How To Build A Rockery

How To Build A Rockery

Are you wondering how to build a rockery? Here we are going to consider what you need to build one!

slate rockery

Late winter through to early spring is the best time to build a rockery. This is because the ground is usually wet. However, you can do this at any time of year, but is better after a few days of rain. The wet ground makes it easier to move the soil and place the rocks.

Before you build a rockery, it’s important to think about its location along with the plants you want to include. If you are using alpine plants, they often require a lot of light. Therefore make sure that you build your rockery away from trees, as these will cast shadows throughout the day.

If your space is mostly shaded then do not worry, there are plants that are well suited to those conditions. However you are not just restricted to alpine planting for your rockery. There are many beautiful varieties that can suit all sorts of growing conditions and will add interest to your feature year round.

Which Stone Should I Use?

Some stunning choices for rockery stone include the very popular Slate, which has many different colour tones to choose from. These include Plum, Blue, Charcoal, Green and Rustic which means you should find a slate rockery stone to blend seamlessly with your colour scheme.

A stone that is perfect for use if you want a natural look is the Longstone or Yorkstone Rockery. Red Sandstone will make a great impact and Cotswold Rockery Stone will brighten up your area. We even supply Nordic Rockery that sparkles in the light, offering something a bit special to any rockery.

rockery with pebbles
Longstone Rockery with Scottish Pebbles

You can add interest to your design by using smaller stones that complement the colour tones of your rockery. For natural looking rockeries you have options like Scottish Pebbles and Oyster Pebbles. For a contemporary rockery Duck Egg Pebbles or Dove Grey will blend seamlessly. You can also find slate chippings to match any colour of slate rockery stone.

If your rockery is going to feed into a pond with fish in it, be sure to choose fish friendly materials such as granite, slate or gritstone.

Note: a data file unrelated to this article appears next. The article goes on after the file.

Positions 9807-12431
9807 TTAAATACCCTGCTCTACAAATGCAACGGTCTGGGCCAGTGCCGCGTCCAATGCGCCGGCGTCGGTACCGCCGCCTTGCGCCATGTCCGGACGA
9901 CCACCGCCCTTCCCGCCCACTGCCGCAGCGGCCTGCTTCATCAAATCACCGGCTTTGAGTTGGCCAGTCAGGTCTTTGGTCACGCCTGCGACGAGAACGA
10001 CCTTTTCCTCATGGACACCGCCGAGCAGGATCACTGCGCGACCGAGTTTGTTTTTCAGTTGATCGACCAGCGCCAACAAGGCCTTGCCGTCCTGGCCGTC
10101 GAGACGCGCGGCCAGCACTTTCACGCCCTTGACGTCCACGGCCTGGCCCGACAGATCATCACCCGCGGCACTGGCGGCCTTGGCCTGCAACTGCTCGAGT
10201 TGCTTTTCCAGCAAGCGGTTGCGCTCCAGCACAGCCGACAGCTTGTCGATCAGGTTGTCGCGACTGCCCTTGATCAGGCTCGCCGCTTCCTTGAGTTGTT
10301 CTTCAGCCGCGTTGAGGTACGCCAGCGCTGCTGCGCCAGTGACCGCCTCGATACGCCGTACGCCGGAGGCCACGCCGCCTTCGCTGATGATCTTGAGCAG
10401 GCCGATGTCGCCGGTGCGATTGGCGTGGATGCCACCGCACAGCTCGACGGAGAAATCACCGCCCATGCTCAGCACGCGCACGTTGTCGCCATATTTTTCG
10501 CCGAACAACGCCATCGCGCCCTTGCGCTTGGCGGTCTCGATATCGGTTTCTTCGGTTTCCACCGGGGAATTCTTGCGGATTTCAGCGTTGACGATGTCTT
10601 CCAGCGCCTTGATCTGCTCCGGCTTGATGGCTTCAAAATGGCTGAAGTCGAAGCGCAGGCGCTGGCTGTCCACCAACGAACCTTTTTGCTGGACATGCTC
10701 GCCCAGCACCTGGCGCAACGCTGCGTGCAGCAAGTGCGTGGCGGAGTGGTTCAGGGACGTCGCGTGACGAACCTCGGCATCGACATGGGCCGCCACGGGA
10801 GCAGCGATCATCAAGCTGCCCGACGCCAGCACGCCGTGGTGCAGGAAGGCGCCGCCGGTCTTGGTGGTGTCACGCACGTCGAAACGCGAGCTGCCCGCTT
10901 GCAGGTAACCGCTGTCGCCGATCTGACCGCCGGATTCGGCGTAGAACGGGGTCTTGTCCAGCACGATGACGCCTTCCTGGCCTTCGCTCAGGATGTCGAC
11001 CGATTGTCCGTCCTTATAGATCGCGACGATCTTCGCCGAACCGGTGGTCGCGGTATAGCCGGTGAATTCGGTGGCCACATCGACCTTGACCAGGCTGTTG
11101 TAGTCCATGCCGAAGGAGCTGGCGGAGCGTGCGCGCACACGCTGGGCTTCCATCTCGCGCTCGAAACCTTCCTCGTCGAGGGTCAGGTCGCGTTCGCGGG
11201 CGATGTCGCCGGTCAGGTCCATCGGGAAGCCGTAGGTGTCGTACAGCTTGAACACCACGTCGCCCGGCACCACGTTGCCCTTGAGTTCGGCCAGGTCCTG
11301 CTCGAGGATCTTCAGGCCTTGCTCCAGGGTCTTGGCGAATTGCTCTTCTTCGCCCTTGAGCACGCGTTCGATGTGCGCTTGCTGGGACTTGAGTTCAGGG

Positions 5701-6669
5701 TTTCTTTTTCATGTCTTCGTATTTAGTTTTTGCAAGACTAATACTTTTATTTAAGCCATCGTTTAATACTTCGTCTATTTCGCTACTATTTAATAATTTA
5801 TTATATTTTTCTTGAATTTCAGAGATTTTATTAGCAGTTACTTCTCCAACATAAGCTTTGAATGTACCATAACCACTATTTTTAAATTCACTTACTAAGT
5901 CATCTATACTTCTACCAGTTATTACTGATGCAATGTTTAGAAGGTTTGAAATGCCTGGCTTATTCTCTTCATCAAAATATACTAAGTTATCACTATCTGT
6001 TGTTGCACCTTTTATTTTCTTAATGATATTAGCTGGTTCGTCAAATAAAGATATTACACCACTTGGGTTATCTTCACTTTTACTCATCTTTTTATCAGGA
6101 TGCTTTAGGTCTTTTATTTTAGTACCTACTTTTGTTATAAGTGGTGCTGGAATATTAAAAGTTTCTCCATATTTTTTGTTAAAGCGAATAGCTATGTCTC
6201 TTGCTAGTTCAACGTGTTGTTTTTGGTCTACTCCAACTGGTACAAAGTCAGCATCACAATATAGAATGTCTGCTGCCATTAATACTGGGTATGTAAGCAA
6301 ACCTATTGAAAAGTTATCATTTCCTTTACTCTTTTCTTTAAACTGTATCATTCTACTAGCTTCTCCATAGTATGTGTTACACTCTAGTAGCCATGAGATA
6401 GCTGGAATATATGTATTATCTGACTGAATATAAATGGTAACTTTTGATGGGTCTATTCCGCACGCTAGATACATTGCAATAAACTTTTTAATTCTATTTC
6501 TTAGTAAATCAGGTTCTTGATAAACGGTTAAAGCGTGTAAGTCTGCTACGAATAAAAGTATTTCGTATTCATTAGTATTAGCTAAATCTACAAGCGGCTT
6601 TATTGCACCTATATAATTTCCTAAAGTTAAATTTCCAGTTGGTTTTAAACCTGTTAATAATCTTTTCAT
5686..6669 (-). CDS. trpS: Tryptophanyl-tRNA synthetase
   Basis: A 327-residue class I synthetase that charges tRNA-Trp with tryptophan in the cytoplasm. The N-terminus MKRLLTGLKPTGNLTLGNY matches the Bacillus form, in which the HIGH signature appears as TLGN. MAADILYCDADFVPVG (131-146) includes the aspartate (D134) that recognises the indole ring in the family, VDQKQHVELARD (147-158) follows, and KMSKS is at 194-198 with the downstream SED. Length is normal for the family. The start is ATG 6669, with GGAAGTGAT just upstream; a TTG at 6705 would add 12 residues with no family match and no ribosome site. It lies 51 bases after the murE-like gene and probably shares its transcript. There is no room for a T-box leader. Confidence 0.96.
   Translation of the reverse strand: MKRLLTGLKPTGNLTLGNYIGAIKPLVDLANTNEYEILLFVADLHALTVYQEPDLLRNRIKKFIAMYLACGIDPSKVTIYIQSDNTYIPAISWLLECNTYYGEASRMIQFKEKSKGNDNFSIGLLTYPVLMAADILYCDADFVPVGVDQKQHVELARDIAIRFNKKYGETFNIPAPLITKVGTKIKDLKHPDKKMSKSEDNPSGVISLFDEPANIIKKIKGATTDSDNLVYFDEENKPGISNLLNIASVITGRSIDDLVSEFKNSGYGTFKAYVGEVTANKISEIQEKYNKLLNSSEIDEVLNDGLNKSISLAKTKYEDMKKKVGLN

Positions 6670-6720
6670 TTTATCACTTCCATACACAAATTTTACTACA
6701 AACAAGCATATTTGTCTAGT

So How Do I Build My Rockery?

Now that you have thought about what you want to plant, where you are going to build it and what rockery stone you are going to use, you are going to put the whole thing together!

Start by clearing the area that will become your rockery of all weeds and stones. Lay weed membrane down with a layer of gravel on the top. Together these will help prevent weeds growing and give good drainage to your rockery.

Begin by placing the largest rocks first and build up gradually using smaller stones towards the top to create a peak. Use good quality topsoil to place into the natural spaces created by the rocks. If you want to keep your rockery weed free for as long as possible, you must use a quality, pre-prepared, bagged topsoil. Remember if you use your own, it may contain small weed seeds that you will find extremely difficult to remove. Make sure that you place the rockery stone at different angles to add interest and to offer different facing directions for your plants.

Which Plants Should I Use?

Rockery using plum slate and polar ice chippings with pink flowers.
Ice Blue Chippings and Plum Slate Rockery

Finally, it’s time to plant! The easiest thing to do at first is to lay out the plants (still in their containers) where you think you would like them ultimately to be. That way you can move them round easily and with the least mess until you’ve got it right. Once you’ve worked out the placement, gently tease out the plants roots and place them in the topsoil. Make sure to cover the roots with some more topsoil and then layer over a handful of horticultural grit or other small chipping to help keep weeds at bay.

Alpine plants are generally recommended for rockeries as they are native to mountainous regions. This means that they are normally small as the mountains provide a cold and dry atmosphere which prevents the plants from growing tall.

However there are other small plants that you can also use within your rockery and having a mix of alpine and non-alpine will make an attractive display. Typical plants recommended for use within rockeries include; Tyme, Houseleeks, Trailing Bellflower, Pasque Flower, Aubretia and Gentian. Although there are many more that can also be used.

Once you have chosen and placed your plants then your rockery should be complete and ready to enjoy.

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